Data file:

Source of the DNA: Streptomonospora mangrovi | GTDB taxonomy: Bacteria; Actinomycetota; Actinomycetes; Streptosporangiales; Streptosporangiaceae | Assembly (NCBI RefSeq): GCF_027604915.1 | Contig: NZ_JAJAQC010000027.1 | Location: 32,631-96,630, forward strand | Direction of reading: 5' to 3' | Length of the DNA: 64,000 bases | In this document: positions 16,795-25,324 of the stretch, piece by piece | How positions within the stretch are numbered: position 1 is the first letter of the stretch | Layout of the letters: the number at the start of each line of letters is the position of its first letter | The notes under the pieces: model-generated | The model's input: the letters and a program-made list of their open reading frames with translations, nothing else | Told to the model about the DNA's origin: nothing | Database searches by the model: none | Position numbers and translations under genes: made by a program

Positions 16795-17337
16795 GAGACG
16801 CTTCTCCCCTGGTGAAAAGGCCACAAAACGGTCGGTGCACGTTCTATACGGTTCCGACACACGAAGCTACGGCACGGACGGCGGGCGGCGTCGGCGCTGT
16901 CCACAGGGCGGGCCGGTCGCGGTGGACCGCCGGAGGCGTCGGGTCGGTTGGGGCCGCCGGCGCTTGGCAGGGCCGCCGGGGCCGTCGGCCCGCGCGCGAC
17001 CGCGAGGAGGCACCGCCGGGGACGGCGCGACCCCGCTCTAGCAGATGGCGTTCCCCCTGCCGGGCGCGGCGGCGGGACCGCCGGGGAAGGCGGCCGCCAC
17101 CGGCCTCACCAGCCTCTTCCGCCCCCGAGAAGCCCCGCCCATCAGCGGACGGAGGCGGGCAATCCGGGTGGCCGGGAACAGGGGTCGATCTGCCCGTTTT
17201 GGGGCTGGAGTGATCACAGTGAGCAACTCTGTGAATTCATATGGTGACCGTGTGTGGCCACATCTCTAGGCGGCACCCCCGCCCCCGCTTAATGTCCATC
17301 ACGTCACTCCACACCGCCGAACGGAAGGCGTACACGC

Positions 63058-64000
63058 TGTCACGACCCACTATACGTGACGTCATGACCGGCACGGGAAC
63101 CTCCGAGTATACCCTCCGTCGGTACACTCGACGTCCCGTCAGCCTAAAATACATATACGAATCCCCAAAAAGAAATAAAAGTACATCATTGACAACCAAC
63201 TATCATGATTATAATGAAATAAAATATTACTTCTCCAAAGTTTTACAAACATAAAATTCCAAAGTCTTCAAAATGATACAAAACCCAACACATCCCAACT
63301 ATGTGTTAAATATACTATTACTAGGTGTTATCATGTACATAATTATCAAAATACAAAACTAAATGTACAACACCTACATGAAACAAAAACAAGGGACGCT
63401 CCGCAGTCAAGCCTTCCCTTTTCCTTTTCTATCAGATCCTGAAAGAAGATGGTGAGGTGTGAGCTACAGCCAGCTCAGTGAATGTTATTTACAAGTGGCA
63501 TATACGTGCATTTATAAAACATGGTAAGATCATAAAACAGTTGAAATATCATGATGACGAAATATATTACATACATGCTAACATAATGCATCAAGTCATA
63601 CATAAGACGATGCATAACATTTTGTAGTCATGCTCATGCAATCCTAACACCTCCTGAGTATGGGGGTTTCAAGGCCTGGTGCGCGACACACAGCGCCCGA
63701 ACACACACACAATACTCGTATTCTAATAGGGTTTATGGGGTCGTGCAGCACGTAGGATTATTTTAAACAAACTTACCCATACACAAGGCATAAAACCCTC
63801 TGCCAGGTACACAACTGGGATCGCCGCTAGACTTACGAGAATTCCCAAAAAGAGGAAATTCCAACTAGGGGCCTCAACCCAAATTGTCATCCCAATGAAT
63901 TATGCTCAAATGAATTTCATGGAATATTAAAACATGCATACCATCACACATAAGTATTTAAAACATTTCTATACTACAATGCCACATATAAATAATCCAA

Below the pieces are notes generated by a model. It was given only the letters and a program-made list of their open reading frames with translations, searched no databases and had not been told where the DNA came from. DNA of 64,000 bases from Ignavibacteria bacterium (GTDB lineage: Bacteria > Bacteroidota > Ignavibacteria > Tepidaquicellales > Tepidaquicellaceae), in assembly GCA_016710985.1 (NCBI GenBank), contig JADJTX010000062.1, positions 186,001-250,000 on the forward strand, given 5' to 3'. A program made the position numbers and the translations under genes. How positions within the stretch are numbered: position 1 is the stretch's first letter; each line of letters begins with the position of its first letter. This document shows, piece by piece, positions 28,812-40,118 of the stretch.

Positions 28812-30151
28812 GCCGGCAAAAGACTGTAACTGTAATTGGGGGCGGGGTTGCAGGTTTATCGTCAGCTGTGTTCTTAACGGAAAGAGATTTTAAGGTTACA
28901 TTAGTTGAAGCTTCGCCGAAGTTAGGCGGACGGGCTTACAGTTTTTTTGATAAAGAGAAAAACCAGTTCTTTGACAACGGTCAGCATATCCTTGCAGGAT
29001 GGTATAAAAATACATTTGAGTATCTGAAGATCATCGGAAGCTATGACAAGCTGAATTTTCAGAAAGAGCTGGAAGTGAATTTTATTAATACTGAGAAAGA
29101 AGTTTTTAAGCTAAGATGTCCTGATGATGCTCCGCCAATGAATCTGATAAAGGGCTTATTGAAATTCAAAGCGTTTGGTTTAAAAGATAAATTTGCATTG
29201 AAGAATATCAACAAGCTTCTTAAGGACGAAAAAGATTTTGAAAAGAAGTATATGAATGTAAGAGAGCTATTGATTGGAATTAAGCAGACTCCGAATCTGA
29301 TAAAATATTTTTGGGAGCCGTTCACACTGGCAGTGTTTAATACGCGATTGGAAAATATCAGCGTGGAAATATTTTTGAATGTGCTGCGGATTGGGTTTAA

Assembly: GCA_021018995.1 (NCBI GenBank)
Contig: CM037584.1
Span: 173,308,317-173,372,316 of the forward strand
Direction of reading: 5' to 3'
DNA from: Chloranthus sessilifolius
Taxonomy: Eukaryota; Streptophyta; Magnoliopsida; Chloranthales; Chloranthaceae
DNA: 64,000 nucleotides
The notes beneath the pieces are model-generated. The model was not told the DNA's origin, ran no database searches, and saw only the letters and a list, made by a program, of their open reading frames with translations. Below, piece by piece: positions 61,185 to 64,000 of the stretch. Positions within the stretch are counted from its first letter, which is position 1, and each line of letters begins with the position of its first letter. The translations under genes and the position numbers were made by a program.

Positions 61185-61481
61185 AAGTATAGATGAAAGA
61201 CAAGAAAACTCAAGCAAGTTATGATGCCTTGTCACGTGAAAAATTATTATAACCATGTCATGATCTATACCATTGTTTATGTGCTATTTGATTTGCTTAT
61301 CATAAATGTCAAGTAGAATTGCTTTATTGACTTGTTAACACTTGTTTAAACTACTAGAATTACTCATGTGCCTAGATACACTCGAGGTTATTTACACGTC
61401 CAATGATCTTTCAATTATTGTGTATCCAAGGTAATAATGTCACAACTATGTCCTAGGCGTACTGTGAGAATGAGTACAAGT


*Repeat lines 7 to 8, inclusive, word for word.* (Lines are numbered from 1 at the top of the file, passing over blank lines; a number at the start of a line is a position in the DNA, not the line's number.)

17101 CGGCCTCACCAGCCTCTTCCGCCCCCGAGAAGCCCCGCCCATCAGCGGACGGAGGCGGGCAATCCGGGTGGCCGGGAACAGGGGTCGATCTGCCCGTTTT
17201 GGGGCTGGAGTGATCACAGTGAGCAACTCTGTGAATTCATATGGTGACCGTGTGTGGCCACATCTCTAGGCGGCACCCCCGCCCCCGCTTAATGTCCATC